The goal: an HIV-free generation

Things finally seem to be taking a turn for the better for Augustine and his family. His son Trevor is healthy, and his daughter Gracious also gave birth to an HIV negative boy thanks to the treatment. And this first grandchild will also benefit from Newlands Clinic’s support: Gracious is attending a self-help group for young mothers, where she is learning how to take better care of her son. Augustine’s family is on the right path to an HIV-free future.

Insights: Magret und Rosaline

Fashioning a better future 

There was a time when Magret and Rosaline had nothing to do. Then they were able to set up a small company thanks to the vocational skills training programme for young people run by Newlands Clinic. «Unlimited Fashions» makes home textiles – and has opened up a whole new range of prospects for the young women.

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1/5: Magret (on the left) and Rosaline took part in the vocational skills training programme, and set up their own company together with a young man.

2/5: They cannot afford to pay rent, so their company is based for the time being in Magret's grandmother's living room.

3/5: The sewing machine was provided to the young patients as basic equipment. Their only problem is the frequent power cuts, but this should soon be solved with a solar panel.

4/5: "Unlimited Fashions" sells bedding, cushion covers and home textiles at local markets and to order.

5/5: Magret (on the left with her small daughter) and Rosaline (on the right) receive regular visits from their mentor, Tonderai, who supports them in dealing with problems.
(Photos: Patrick Rohr)

Magret and Rosaline meet us in Mbare, a high-density suburb of Harare. They want to show us their company "Unlimited Fashions", which they set up with a young man, Enoch. All three are patients at Newlands Clinic, but there is nothing apparent to suggest that they are HIV-positive and require life-long treatment.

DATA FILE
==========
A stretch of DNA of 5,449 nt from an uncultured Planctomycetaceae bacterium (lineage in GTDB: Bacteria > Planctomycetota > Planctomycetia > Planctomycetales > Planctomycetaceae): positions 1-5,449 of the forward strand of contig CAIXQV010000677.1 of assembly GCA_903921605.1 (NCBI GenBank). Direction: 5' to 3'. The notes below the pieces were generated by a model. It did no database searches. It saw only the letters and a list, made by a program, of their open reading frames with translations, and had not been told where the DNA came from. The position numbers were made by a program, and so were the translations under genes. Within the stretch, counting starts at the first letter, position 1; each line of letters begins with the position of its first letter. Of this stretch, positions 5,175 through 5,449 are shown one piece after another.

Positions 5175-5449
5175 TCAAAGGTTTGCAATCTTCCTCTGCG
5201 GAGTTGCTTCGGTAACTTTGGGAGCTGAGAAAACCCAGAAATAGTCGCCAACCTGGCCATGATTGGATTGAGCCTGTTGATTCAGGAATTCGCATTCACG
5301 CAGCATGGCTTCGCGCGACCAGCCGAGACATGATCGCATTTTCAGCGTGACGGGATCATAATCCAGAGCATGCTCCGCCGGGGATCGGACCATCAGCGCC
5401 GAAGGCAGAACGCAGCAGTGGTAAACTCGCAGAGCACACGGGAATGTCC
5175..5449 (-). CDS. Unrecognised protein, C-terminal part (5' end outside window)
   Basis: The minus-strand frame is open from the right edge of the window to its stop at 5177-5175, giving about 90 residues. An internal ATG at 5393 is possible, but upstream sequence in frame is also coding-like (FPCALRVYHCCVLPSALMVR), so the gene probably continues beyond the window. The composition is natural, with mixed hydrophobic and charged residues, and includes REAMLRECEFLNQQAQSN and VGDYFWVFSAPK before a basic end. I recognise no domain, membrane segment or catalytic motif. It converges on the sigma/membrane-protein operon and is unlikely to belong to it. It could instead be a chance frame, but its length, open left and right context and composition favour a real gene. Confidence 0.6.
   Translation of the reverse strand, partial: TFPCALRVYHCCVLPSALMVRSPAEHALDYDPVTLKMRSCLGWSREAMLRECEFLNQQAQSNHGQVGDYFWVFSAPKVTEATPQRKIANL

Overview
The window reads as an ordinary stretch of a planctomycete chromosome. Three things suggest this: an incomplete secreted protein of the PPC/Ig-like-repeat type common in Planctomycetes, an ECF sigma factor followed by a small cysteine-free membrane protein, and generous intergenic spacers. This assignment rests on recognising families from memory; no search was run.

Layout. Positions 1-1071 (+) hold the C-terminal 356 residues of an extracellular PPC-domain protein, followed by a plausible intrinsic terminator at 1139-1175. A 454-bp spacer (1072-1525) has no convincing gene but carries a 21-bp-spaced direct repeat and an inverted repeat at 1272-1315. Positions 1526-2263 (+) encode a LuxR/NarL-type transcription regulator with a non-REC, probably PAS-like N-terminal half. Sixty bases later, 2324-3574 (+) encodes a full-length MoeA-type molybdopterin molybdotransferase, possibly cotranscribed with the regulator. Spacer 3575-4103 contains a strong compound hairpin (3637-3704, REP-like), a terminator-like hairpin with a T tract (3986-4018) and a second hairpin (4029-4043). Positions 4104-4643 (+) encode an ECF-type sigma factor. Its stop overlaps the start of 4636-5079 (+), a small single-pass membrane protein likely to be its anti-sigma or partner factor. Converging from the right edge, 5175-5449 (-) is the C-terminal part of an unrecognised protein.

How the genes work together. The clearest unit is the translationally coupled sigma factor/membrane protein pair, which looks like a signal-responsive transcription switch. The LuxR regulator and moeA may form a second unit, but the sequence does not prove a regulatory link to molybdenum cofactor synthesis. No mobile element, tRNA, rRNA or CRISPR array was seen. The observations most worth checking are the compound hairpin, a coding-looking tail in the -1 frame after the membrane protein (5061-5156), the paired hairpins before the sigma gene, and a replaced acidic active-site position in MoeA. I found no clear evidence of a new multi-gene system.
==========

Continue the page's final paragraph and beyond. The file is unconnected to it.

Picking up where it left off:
Magret, Rosaline and Enoch attended the vocational skills training programme aimed at helping young patients to support themselves. This is desperately needed because young people with HIV not only suffer from stigmatisation, they also have scarcely any career prospects given the dreadful state of the economy. «We just used to sit around all day,» says Magret. Many become depressed because of the difficult situation; young women often marry young and have children, even though they are unable to look after them.

The dream of running a shop

Both Magret and Rosaline already have a child, but they are fortunate in having a support network around them – and with Unlimited Fashions they now also have a small source of income. Competition is tough, but with the help of their mentor they are sticking at it. In the living room, cushion covers and bedding lie ready to be sold at the local market. Enoch is out buying material, Magret busy at the sewing machine, and Rosaline is getting the fabric ready. Their small children sleep in the next room.

«We would like to open a shop,» the young women tell us. There may be a lot of work still ahead, but they are clearly making the most of the opportunity that has presented itself.